The local ground 34 is, for example, a metallic feature of the first gasoline pump 26 that is adequately grounded, or pole that is driven into the ground near one of the plurality of gasoline pumps. Most gasoline pumps have some metallic feature that is very well grounded. Since the local ground 34 is located near all of the plurality of gasoline pumps to which it is connected, the Electrical Static Discharge (ESD) system is easily implemented. For example, many service stations offer water or compressed air near the plurality of gasoline pumps; the pipes associated with the water or compressed air distribution may be used as a local ground 34. Many service stations have metal barriers to prevent inattentive motorists from colliding with a first gasoline pump 26; the metal barriers may be used as a local ground 34.

Resistor-Fuse Element

A resistor-fuse element 36 is connected to the local ground 34. The resistor-fuse element 36 allows excess accumulation of static electric charge at the local ground 34 to dissipate from the local ground 34. In many situations, the local ground 34 is sufficient to dissipate all of the static electric charge that motorists produce at the plurality of gasoline pumps. However, if for some reason a large static electric charge has accumulated at the local ground 34 that is too large for the local ground 34 to dissipate, the resistor-fuse element 36 provides an alternate path for the excess electric charge to take.

The resistor-fuse element 36 has a fuse that is blown in response to very large electric currents. The fuse prevents large currents from flowing through the resistor-fuse element 36; the charge is not allowed to pass. In the extremely rare situation in which the large static electric charge that has accumulated at the local ground 34 is too large for the resistor-fuse element 36 to conduct, the resistor-fuse element 36 blows. In response to a blowing of the resistor-fuse element 36, the between the first ground and the main ground is interrupted, and the mat, touch pad, and handle are electrically isolated from the main ground The resistor-fuse element 36 thus provides an additional safety feature.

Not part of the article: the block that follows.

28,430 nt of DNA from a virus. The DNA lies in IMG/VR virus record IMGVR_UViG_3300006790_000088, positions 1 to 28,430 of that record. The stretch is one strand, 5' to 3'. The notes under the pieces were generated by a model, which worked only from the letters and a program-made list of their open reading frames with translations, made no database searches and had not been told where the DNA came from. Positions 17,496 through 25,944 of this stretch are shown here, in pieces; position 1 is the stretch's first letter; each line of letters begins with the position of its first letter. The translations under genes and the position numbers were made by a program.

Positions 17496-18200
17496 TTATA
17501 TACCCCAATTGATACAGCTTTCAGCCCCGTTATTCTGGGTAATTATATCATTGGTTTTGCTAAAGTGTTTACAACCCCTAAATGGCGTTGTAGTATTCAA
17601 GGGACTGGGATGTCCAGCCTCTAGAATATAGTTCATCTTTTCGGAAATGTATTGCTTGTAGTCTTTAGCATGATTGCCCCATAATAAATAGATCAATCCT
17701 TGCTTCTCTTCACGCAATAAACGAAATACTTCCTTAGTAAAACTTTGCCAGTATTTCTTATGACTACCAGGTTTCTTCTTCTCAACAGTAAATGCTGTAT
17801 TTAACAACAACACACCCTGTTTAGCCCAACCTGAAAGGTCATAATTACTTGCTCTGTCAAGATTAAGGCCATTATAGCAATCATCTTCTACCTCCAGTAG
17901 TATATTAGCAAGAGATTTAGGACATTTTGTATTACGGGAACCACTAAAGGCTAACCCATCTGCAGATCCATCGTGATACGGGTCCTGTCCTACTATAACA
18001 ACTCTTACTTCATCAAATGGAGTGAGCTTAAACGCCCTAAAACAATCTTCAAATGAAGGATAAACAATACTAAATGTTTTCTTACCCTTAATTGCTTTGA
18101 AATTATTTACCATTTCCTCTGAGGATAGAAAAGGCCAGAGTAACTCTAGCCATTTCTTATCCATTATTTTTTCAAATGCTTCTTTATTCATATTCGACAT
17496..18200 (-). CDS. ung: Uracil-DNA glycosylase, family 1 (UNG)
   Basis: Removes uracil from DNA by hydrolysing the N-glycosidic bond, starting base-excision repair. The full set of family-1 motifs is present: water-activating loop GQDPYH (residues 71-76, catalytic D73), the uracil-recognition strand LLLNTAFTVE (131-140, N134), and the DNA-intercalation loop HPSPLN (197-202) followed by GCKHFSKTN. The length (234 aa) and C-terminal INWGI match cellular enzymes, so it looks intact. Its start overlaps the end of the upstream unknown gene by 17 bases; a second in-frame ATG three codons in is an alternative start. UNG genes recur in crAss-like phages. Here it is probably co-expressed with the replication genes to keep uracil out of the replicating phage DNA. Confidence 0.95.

More importantly, a large reverse current flowing through the resistor-fuse element 36 toward the local ground 34 can also blow the resistor-fuse element 36. For example, if a large power surge occurs at an electric power company or anywhere else within the geographical region serviced by the electric power company, the fuse of the resistor-fuse element 36 prevents large currents from flowing through the resistor-fuse element 36 to the plurality of gasoline handle.

Specifically, a five to fifteen mega-ohm (5-15 MΩ) resistor 38 is placed between the touch pad 30 and the wire 28. The resistor 38 conducts electricity between the touch pad 30 and the electrically conductive line 28. The resistor 38 reduces any current that may pass through the wire 28, eliminating any likelihood of electric shock due to static electricity discharge as the person grasps or touches the touch pad 30 or the first gasoline pump 26 handle 32.

The electrical static discharge system 22 also comprises, among other elements, a fuse. Specifically, the fuse is a quarter-Amp fuse that protects the wire 28. If a current in excess of a quarter-Amp passes through the fuse (i.e., wire 28), the fuse disables the wire 28 and prevents the first gasoline pump 26 from operating until the fuse is reset or replaced.